Now for the actual welding. Here there are a few common practices that I avoid. First, I always weld a seam continuously from one end to the other. I never use the practice of jumping around welding short stitches at a time. Oftentimes people do this because they feel it minimizes warpage by preventing shrinkage. Anytime you weld, the heat-affected zone shrinks as it cools. This shrinkage is the cause of warpage. I find having so many start and stop points increases chances of missing penetration in spots. By planning weld seams in areas that allow good hammer and dolly access as much as possible, the weld can be stretched back out after it cools. The high-strength motorcycle type shapes are more forgiving to warpage than flatter panels, but this is the same process I routinely use for welding roof skins in ’30s hot rods.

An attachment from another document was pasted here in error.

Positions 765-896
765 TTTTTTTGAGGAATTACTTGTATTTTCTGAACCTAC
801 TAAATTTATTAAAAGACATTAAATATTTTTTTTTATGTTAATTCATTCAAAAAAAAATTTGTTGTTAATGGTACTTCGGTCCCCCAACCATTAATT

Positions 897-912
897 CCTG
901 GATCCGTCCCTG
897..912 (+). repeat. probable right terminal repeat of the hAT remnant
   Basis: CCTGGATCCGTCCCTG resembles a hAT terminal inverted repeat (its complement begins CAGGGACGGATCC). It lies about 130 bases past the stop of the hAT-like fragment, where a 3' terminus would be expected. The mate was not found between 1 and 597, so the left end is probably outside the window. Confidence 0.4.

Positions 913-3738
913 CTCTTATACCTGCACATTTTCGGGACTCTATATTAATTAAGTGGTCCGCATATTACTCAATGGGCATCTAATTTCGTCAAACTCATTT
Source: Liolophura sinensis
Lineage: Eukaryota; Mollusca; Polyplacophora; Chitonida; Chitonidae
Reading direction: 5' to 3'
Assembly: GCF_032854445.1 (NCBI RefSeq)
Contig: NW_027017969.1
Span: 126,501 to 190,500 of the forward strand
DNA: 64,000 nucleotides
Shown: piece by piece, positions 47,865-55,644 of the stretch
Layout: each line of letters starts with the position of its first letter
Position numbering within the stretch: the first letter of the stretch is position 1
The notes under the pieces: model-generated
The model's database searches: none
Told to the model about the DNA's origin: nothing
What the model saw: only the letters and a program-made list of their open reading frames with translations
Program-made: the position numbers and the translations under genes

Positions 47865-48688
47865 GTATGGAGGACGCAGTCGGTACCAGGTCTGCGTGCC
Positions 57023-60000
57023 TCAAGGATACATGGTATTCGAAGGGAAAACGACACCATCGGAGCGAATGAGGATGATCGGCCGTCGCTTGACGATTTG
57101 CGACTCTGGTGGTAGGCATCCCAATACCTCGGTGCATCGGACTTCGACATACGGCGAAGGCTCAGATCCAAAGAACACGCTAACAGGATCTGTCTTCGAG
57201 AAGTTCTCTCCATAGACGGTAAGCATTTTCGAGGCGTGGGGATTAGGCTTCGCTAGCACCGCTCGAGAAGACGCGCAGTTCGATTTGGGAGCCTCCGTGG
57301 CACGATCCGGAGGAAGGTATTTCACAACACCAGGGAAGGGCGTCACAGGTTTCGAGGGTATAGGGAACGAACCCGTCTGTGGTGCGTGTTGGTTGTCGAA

The real key is that the shapes fit together well. If a lot of clamping pressure is needed to force the panels into alignment that can translate into larger amounts of warpage and unpredictable results. A good way of visualizing this is to imagine taking a 3-foot length of steel rod and bending it a small amount at a time along its length until it holds a gentle curve. Now if that piece of rod is heated with a torch in the center and cools, not much happens. Now imagine taking another rod, holding it at each end and flexing it to the same curve. Now a second person heats the center with a torch. In this case a large kink would develop because even though it was on the same curve, the second rod is under stress.
When welding, I try to keep the heat concentrated to get full penetration using minimum heat. I try to keep the tungsten as close as possible and the arc as short as possible without contaminating it in the weld puddle. I set the machine to around 50 amps and by modulating the foot control I am probably using approximately 30-35 amps during welding. When starting out TIG welding, people can have a tendency to hold the tungsten farther away to avoid touching it. This causes the arc/heat to spread out requiring more heat to get penetration.